Published on September 12, 2007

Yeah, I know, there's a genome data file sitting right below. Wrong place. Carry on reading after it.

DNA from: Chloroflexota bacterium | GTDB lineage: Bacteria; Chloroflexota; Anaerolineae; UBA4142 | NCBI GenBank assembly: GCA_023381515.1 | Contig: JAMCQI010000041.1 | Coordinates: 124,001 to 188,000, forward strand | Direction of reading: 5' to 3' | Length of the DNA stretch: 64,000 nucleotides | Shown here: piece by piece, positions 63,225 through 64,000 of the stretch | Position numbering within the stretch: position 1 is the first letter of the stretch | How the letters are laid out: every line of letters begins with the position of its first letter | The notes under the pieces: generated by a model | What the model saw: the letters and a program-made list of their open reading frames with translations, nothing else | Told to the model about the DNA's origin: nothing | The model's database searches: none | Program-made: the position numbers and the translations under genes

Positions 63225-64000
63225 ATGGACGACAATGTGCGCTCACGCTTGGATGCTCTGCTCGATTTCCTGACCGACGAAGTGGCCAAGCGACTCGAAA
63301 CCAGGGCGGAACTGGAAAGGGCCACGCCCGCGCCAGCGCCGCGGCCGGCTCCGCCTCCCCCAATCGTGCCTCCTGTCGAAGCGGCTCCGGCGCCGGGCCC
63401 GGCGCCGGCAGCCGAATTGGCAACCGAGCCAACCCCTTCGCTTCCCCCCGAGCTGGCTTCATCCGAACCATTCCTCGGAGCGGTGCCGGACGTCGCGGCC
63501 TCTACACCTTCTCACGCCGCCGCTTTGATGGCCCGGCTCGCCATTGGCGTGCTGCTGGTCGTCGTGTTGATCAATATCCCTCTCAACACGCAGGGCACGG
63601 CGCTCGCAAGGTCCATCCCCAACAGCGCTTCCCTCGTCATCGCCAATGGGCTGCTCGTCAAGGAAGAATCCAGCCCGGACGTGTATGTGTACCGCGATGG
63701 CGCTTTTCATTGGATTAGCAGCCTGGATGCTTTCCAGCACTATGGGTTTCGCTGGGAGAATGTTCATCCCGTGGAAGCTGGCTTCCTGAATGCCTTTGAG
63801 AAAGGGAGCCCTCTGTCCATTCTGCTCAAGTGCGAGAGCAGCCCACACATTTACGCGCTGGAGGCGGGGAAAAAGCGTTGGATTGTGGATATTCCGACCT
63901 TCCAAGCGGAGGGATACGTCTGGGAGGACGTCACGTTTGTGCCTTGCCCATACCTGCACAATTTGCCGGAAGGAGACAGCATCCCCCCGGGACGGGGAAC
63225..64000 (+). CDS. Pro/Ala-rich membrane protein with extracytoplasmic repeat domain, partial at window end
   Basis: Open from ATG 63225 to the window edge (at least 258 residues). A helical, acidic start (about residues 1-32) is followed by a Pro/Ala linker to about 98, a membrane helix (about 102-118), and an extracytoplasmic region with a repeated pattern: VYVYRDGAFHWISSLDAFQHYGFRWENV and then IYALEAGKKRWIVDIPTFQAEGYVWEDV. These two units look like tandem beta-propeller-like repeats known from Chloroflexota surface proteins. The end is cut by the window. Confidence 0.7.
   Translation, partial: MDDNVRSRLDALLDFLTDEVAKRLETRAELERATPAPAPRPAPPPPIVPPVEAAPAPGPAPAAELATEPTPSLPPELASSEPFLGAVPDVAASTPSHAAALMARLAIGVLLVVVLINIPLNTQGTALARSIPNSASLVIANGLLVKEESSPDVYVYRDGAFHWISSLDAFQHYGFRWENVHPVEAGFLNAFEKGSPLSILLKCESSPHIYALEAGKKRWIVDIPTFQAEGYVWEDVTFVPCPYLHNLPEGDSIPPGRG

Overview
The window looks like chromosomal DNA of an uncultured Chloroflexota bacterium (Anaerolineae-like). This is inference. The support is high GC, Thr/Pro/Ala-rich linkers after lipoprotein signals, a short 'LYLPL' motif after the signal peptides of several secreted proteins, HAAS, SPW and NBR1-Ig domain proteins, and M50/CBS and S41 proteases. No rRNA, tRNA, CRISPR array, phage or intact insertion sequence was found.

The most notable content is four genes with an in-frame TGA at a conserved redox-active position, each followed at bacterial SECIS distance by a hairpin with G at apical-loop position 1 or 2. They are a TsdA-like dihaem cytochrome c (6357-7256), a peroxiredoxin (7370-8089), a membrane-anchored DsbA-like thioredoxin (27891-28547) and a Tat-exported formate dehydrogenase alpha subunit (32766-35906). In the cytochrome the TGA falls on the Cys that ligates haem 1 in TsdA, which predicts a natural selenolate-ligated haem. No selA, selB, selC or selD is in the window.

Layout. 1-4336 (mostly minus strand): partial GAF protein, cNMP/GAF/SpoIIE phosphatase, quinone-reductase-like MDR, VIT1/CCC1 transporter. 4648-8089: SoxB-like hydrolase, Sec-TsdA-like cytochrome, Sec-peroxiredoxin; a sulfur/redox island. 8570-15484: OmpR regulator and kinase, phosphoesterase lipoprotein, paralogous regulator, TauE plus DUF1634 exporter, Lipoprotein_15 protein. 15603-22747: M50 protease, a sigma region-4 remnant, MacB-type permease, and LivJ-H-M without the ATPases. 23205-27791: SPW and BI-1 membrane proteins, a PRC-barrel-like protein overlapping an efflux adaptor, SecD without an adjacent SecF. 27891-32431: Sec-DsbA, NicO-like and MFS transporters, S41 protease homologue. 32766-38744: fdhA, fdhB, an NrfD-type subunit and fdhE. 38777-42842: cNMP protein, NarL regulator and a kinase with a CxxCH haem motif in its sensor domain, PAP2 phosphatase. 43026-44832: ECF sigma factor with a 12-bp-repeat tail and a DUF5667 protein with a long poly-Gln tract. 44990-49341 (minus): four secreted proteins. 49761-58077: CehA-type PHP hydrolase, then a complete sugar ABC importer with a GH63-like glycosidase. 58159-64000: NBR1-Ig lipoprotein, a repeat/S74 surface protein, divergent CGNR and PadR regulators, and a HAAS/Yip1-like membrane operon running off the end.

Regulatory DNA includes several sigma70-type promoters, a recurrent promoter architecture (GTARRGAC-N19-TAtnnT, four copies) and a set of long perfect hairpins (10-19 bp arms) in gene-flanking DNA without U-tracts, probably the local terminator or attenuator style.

Capillary Multi-Path Routing for reliable Real-Time Streaming with FEC: Capillary Multi-Path Routing for reliable Real-Time Streaming with FEC GSA Pizza Research Talk by Emin Gabrielyan Friday, May 12, 2006 at 12:15 in INM 202 École Polytechnique Fédérale de Lausanne (EPFL) Switzerland Capillary Multi-Path Routing for Real-Time Streaming with Forward Error Correction: Capillary Multi-Path Routing for Real-Time Streaming with Forward Error Correction Emin Gabrielyan Switzernet Sàrl and EPFL [email protected] [email protected] Structure of my talk: Structure of my talk The advantages of packet level Forward Error Correction (FEC) in Off-line streaming of large data Difficulties arising in application of packet level FEC in Real-time streaming Proposed solutions Off-line streaming of a file on the example of Digital Fountain Codes: Off-line streaming of a file on the example of Digital Fountain Codes A file can be chopped into equally sized source packets Digital fountain code can generate an unlimited number of different checksum packets Digital Fountain Codes: Digital Fountain Codes It is sufficient to collect almost as many checksum packets as there were source packets – and the file can be recovered Like with a water fountain: to fill your cup, you need to collect just a sufficient number of drops – no matter which drops Application: Large file delivery over satellite link: Application: Large file delivery over satellite link For example delivery of recurrent update of GPS maps to thousands of vehicles There is no feedback channels Reception may require continuous visibility of 24 hours Arbitrary visibility loss pattern: Arbitrary visibility loss pattern However the visibility of a car is fragmented and is arbitrary due to: Tunnels Whether conditions Underground parking Raptor codes in satellite transmission: Raptor codes in satellite transmission Solution: broadcasting with digital fountain code If reception is interrupted – no problem, the missing packets will be collected later A digital fountain code example, called Raptor code, is designed in EPFL and is used in 3G mobile networks (MBMS) Unrestricted receiver buffering time: Unrestricted receiver buffering time The benefice of off-line applications from FEC codes is spectacular Commonly: no need of immediate forwarding of the received information to the the user Reliable Off-line applications using FEC rely on Time Diversity: Time diversity: Time diversity Time diversity: if full data for information recovery is not collected at the present period of time… Real-time streaming: Real-time streaming In off-line streaming the data can be hold in the receiver buffer But in real-time streaming the receiver is not permitted to keep data too long in the playback buffer Long failures on a single path route: Long failures on a single path route If the failures are transient and fragmental FEC can be useful If a failure or a full congestion lasts longer than the playback buffering time of the receiver, no FEC can protect the communication Real-time streaming – time diversity?: Real-time streaming – time diversity? Time diversity: that was keystone for application of FEC in off-line streaming Is useless for real-time streaming Applicability of FEC in Real-Time streaming: Reliable Off-line streaming Reliable real-Time streaming Applicability of FEC in Real-Time streaming Time diversity Playback buffer limit Real-time streaming Lost packets can be compensated by packets received at another period of time (buffering time scale) But they can be also received via another path (path diversity scale) Which can make application level FEC efficient also for real-time streaming Path diversity: Path diversity Buffering time is a scalar value – easy to imagine along an ax Path diversity depends on the underlying routing topology … Path diversity ax: Path diversity ax Intuitively we imagine the path diversity ax as shown: zero Path diversity Only multi-path patterns: Only multi-path patterns Intuitively we imagine the path diversity ax as shown: The single path routing does not interest us and we remove it from our study zero Path diversity Capillary routing: Capillary routing As a method for obtaining multi-path routing patterns of various path diversity we relay on capillary routing algorithm For any given network and pair of nodes it produces layer by layer routing patterns of increasing path diversity = Layer of Capillary Routing Capillary routing - introduction: Capillary routing - introduction Capillary routing is constructed layer by layer First it offers a simple multi-path routing pattern At each successive layer it recursively spreads out the individual sub-flows of the previous layer The path diversity develops as the layer number increases Capillary routing – first layer: Capillary routing – first layer Capillary routing is constructed by an iterative LP process First take the shortest path flow and minimize the maximum load of all links This will split the flow over a few main parallel routes Capillary routing – second layer: Capillary routing – second layer At the second layer identify the bottleneck links of the first layer These are the links whose load cannot be further reduced Then minimize the flow of all remaining links, except the bottleneck links of the first layer Capillary routing – algorithm: Capillary routing – algorithm Identify the bottlenecks of the second layer …and at the third layer reduce the maximal load of all remaining links, except the bottlenecks of the first and second layers Repeat this iteration until all links of the communication path are enclosed in bottlenecks of the constructed layers Network samples: Network samples The network samples for applying capillary routing are obtained from a random walk MANET Nodes are moving in a rectangular area If the nodes are sufficiently close and are within the range of the coverage there is a link between the nodes [diagram] Capillary routing examples: Capillary routing examples Here is an example of capillary routing on a small random walk ad-hoc network with 9 nodes [diagram] An example of capillary routing on a larger network with 130 nodes [diagram] Weak static and strong dynamic FEC: Weak static and strong dynamic FEC To evaluate a multi-path routing pattern for real-time streaming we assume an application model, where the sender: Uses a small static amount of FEC codes to combat weak losses and Dynamically added FEC packets to combat strong failures Constant weak FEC codes: Constant weak FEC codes We assume an application streaming the media with a little constant static number of FEC packets for combating weak failures Such that the real-time streaming constantly tolerates weak packet loss rate 0andlt;tandlt;1 We assume Reed-Solomon code And compute accordingly the needed FEC block length = FECt Strong dynamic FEC codes: Packet Loss Rate = 3% Packet Loss Rate = 30% Strong dynamic FEC codes When the packet loss rate observed at the receiver below the tolerable limit t (let’s say 5%) the sender transmits at its usual rate But when the packet loss rate exceeds the tolerable limit, the sender increases the FEC block size by adding more redundant packets Overall number of redundant packets: Overall number of redundant packets Assume a uniform probability of frequency of link failures Bigger the number of underlying links higher the total rate of link failures (shall we use shortest path routing then?) But we also must try to minimize the number of highly loaded links Redundancy Overall Requirement: Redundancy Overall Requirement The overall amount of dynamically added extra FEC packets during communication time is proportional: to the usual packet transmission rate of the sender to the duration of communication to the single link failure rate to the single link failure time and to a coefficient characterizing the given multi-path routing pattern ROR - equation: ROR - equation This routing coefficient is computed according the above equation, where FECr(l) is the FEC transmission block size in case of the complete failure of link l FECt is the default streaming FEC block size (tolerating weak failures) ROR coefficient: ROR coefficient Smaller the ROR coefficient of the multi-path routing pattern, better is the choice of multi-path routing for real-time streaming For a given pair of nodes, by measuring the ROR coefficient of different layers of the capillary routing – we can evaluate the benefice from the capillarization ROR as a function of capilarization: ROR as a function of capilarization Here is ROR as a function of the capillarization level It is an average function over 25 different network samples (obtained from MANET) The constant tolerance of the streaming is 5.1% Here is ROR function for a stream with a static tolerance of 4.5% Here are ROR functions for static tolerances from 3.3% to 7.5% ROR rating over 200 network samples: ROR rating over 200 network samples ROR function of the routing’s capillarization computed on several sets of network samples Each set contains 25 network samples Network samples are obtained from random walk MANET Almost in all cases path diversity obtained by capillary routing algorithm reduces the overall amount of FEC packets Conclusions (1 of 2): Conclusions (1 of 2) Commercial real-time streaming applications do not relay on packet level FEC, since even heavy FEC cannot protect communication against a long failure on a single path By studying a wide range of routing topologies we have shown that a proper choice of multi-path routing can make FEC extremely efficient We introduced capillary routing algorithm offering steadily diversifying patterns We introduce ROR – a method for rating a routing pattern by a single scalar value Conclusions (2 of 2): Conclusions (2 of 2) In general: the path diversity increases the communication footprint and the overall failure rate of the underlying links It may also increase the overall number of FEC packets required for protection of communication However the routing patterns built by capillary routing algorithm decrease substantially the overall amount of required FEC packets Thank you !: Thank you ! Questions ?